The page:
In the ecclesiastical world, all U.S. church bodies except the Unitarian-Universalist and United Church of Christ, who have "moved on" from the issue, find moderators, presbyters, bishops, presidents, and lay leaders quaking as they foresee disastrous splits when their bodies take a vote on "gay marriage" or on ordaining homosexuals who are in committed relationships.
On that front, in my (ELCA) tribe, Luther Seminary professor Marc Kolden asks "Can we agree to disagree?" in the Lutheran Forum (Winter edition; request at firstname.lastname@example.org). Agree to disagree on essentials like the Trinity or the Incarnation, or on dealing with poverty and injustice and homelessness? No, in our epoch the armament in churchly "culture wars" is in the hands of warriors over sexual themes.
Kolden would be typed as a conservative and finally opposes ordination of gays and blessing of same-sex unions. One does not have to follow his theological reasoning or his practical suggestions ("Denominations: don't vote on such things!") to find reasons to take him seriously when he asks "Can we agree to disagree?" He uses Dietrich Bonhoeffer's distinction between ultimate and penultimate matters. Thus, "The Church may allow or accept divorce as the best solution or at least the lesser evil for a bad marriage, but it doesn't endorse or promote divorce." Etc. "So also with same-sex unions: the Church may acknowledge them and include persons in such unions in its membership, but should not endorse or bless them."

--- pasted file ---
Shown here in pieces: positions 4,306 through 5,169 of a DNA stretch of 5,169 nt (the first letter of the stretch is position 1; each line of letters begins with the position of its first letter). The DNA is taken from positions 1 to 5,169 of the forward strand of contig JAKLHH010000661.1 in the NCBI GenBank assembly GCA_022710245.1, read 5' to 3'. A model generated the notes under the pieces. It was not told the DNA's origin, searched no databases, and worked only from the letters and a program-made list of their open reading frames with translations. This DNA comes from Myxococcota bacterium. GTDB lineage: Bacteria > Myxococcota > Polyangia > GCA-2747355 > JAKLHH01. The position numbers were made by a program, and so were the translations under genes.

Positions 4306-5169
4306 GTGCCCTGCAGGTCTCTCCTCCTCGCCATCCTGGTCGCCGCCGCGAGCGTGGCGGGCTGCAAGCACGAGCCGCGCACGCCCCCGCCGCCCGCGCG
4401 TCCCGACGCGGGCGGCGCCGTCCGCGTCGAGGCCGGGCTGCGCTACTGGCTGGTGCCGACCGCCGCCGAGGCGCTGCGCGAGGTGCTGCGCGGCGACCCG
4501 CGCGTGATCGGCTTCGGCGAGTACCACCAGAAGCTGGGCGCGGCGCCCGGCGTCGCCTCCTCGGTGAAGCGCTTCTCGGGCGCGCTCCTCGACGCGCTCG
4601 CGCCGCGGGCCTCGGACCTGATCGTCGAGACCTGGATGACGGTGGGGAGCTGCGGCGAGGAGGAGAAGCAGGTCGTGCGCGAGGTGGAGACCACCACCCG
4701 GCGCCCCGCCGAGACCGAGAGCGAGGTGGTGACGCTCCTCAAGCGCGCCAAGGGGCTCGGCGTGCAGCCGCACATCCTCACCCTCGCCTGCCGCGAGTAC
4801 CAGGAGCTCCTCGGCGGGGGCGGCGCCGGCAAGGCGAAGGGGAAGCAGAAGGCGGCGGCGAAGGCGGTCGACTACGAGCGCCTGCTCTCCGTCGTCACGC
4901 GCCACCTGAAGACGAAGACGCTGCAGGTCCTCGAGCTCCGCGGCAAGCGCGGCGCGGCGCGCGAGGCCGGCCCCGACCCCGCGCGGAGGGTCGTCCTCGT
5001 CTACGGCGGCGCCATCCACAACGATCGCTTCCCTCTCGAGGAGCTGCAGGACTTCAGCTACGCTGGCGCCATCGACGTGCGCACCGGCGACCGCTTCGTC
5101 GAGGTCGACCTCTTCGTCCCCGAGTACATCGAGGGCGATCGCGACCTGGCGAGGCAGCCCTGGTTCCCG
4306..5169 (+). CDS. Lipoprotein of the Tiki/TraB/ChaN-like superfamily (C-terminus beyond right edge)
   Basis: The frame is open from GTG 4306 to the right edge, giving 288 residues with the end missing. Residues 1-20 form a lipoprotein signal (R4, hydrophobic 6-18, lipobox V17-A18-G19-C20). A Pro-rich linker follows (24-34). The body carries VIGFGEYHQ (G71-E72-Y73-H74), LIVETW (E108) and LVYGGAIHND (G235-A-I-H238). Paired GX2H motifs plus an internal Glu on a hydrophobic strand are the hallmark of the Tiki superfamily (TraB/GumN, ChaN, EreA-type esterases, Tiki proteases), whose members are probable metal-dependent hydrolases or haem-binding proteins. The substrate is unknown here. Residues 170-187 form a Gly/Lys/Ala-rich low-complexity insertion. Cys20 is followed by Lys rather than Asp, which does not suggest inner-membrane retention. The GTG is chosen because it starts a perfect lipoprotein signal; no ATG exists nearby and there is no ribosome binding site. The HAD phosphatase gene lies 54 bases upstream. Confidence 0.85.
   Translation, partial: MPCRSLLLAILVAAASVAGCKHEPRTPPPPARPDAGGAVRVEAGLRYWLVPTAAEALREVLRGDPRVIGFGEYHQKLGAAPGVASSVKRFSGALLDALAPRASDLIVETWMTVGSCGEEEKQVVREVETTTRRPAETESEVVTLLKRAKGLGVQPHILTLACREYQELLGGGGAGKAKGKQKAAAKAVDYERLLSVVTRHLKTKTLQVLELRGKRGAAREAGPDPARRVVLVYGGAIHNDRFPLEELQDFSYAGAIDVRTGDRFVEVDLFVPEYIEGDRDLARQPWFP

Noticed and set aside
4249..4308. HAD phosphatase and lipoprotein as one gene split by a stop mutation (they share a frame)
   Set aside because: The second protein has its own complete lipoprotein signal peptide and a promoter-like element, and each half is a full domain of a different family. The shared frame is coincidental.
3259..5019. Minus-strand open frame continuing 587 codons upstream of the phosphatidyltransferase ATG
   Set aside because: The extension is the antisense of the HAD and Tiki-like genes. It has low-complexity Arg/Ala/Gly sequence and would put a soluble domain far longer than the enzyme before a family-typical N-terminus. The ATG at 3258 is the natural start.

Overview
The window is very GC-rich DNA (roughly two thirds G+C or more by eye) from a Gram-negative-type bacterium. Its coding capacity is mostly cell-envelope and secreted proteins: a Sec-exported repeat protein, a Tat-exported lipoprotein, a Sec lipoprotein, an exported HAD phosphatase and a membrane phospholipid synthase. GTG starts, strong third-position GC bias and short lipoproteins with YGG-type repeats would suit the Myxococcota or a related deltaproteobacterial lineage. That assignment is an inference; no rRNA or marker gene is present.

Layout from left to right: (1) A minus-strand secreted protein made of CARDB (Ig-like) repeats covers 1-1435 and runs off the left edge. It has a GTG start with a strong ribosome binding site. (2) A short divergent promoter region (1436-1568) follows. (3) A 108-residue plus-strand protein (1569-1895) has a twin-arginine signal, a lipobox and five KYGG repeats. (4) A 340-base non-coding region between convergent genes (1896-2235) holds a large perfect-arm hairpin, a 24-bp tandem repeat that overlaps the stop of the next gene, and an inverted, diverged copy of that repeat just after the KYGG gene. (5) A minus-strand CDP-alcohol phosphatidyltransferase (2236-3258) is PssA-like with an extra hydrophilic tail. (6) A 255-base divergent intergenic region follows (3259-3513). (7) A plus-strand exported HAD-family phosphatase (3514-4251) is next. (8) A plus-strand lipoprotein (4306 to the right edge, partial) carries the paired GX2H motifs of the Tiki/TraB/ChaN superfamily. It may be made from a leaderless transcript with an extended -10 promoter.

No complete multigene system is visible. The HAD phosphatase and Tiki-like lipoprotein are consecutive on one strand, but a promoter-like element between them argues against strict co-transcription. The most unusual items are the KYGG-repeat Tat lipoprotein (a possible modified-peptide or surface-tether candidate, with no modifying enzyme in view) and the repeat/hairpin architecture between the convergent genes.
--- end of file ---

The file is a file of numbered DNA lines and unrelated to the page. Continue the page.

Cokie and Steven Roberts and Marc Kolden appear linked here not because one agrees with their proposals but because of their positioning. Often we hear "moderates" and "reconcilers" and "peacemakers" dismissed as wishy-washy, mealy-mouthed cowards or dreamers. The more Sightings notes political and churchly battles on these and other things we find it fair to ask: where is the real courage being shown during these unsettled times?
Line up with the ideologues on either side of any issue in the culture wars and you will be fortified by the support of those who also have everything simply thought out in a complex world. What looks like courage can then be bluster. But step into the middle, try to hear both sides, propose ways finally unsatisfactory to both sides whose minds are made up and whose fists are shaped, and you will find yourself pelted and fired at from both extremes.
What state and church need these years are the voices of people on whom flak from the gunners on both sides now falls. Pity them for trying to find what the late Cardinal Bernardin called a "Common Ground Initiative" and for which he was almost obscenely attacked.
So, gentle Robertses and Koldens, keep speaking up quietly -- but wear a helmet!